The way parents raise their child has a long-lasting effect on the child’s development. The parenting style, after all, has a huge impact on how the child would later on handle relationships and life challenges. Among the parenting styles described by Diana Baumrind, a clinical psychologist, it is said that the uninvolved style has the least hand-holding. What are the characteristics and potential effects of uninvolved parenting? Find out here.


Uninvolved Parenting, An Overview

Basically, uninvolved parenting, which others also call neglectful parenting, is a parenting style that’s usually unresponsive, unavailable, and rejecting. The parents will provide for the child’s basic needs – food, shelter, clothing, etc. – but little to no guidance.

Many people see the uninvolved parenting style in a negative light. But, it’s important to understand that most parents do not do it intentionally. Below are some of the possible reasons why parents may take on this parenting style:

Being too busy with work

Being raised by neglectful parents

Experiencing mental health conditions, such as depression or alcoholism.

What Uninvolved Parenting Look Likes

According to Diana Baumrind, the uninvolved parenting style is low on two domains: support and demandingness. This means that as much as parents do not respond to or support their child’s needs, they also require very little from their child.

Parents taking on the uninvolved parenting style may:

Focus too much on their own problems and affairs. Hence, they have very little time to give to the needs of their kids.

Be emotionally distant from their child.

Miss a lot on the child’s experience. Since they have the tendency to devote much of their time to their personal problems and they have little emotional attachment to the child, they might miss out on parent-teacher conferences, family days, sports fest, etc.

Require very little from the child. There might be no rules on behavior or performance at school.

Possible Effects of Uninvolved Parenting

Reports say children raised by parents who took on the uninvolved parenting style tend to score low on all life domains.

Apparently, parental support or responsiveness affects the child’s social competence and psychosocial functioning. On the other hand, parental demandingness impacts competence and behavioral control.

Since this type of parenting style scores low on both support and demandingness, below are the possible effects on the child:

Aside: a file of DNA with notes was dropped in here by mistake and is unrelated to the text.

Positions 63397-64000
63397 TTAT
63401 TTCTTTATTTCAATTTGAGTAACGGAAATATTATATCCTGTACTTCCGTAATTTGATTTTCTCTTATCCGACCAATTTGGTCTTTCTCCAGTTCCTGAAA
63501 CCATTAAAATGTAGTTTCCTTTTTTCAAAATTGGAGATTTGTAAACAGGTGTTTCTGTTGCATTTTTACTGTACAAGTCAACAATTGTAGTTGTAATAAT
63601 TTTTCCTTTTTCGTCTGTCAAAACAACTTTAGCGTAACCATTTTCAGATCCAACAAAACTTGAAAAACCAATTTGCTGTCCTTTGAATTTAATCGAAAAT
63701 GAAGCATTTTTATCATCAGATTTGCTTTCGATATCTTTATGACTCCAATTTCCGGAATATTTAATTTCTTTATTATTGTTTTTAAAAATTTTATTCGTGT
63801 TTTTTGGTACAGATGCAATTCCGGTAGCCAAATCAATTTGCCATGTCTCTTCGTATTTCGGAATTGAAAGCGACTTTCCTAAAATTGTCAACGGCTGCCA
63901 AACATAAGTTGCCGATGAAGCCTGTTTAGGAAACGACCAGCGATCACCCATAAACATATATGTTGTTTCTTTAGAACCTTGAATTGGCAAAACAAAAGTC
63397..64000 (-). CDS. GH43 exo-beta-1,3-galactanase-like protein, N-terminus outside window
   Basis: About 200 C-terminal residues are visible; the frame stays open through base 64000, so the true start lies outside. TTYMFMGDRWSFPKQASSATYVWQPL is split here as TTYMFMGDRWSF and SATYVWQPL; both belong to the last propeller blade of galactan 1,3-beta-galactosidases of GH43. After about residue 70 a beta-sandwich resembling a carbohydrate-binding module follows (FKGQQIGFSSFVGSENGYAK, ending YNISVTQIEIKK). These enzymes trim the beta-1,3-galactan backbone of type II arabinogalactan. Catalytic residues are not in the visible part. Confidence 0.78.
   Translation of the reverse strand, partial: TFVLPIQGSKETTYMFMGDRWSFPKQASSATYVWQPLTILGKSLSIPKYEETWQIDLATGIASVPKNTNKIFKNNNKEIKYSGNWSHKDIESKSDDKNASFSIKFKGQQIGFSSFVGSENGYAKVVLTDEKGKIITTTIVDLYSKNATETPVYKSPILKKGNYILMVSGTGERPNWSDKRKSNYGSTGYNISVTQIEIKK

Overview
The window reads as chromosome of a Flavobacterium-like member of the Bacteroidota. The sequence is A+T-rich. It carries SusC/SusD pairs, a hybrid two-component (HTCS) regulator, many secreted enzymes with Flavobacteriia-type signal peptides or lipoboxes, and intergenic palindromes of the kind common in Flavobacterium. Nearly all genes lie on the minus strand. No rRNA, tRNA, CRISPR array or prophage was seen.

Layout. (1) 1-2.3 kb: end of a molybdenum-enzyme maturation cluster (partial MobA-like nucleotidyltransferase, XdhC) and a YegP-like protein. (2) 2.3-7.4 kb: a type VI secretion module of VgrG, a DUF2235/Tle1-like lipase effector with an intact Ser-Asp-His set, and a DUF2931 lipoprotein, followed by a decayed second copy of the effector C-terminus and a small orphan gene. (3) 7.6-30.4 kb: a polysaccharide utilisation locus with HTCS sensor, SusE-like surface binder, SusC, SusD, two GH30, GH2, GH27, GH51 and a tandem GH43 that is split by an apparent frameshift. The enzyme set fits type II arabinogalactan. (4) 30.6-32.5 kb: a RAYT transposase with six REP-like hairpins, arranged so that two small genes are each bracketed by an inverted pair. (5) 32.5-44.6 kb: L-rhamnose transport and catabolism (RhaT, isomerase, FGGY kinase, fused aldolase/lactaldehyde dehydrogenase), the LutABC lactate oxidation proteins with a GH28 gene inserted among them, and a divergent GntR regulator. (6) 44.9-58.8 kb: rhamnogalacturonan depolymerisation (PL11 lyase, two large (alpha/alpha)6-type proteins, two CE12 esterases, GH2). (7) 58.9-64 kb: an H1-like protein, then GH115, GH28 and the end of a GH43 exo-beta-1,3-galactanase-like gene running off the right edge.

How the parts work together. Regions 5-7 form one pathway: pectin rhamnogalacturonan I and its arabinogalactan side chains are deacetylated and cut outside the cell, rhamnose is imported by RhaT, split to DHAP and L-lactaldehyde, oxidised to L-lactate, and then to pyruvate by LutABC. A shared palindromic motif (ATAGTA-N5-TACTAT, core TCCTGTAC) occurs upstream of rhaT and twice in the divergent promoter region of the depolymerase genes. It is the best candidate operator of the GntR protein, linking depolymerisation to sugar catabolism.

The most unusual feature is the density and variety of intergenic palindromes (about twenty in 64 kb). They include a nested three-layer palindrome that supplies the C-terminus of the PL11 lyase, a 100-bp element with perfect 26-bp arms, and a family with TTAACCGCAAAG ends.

Difficulty interacting with people outside the family. They might even find it difficult to form attachments later in life.

The child may misbehave since their parents rarely set limitations or expectations for their behavior.

Lack of self-control

Low self-esteem

The child may become less competent than their peers.

Tips to Engage if You Feel You’re Taking on the Uninvolved Parenting Style

If you feel you’re taking on this kind of parenting style and want to engage more with your child, you may consider the following tips:

Consider the possible reasons why you’re less involved in your child’s care.

Try to reduce home-school barriers. Make sure that the teacher and school counselor has your updated contact information. If you can, ask them to give you updates on your child’s behavior and academic progress regularly.

Get in touch with a healthcare expert. The expert can guide you through your role as a parent and what can be done to improve your practices.

Key Takeaways

The uninvolved parenting style has low levels of support and demandingness. Children raised by parents who take on this kind of style tend to score low on all life domains. They may have low self-esteem, self control, and become less competent than their peers.

It is important to note that most parents do not take on this style intentionally. Oftentimes, they become uninvolved because they may have personal problems.

If you feel like you’re taking on the uninvolved parenting style and want to be more engaged, don’t hesitate to get in touch with an expert.

 Article sourced from and acknowledged by Hello Doctor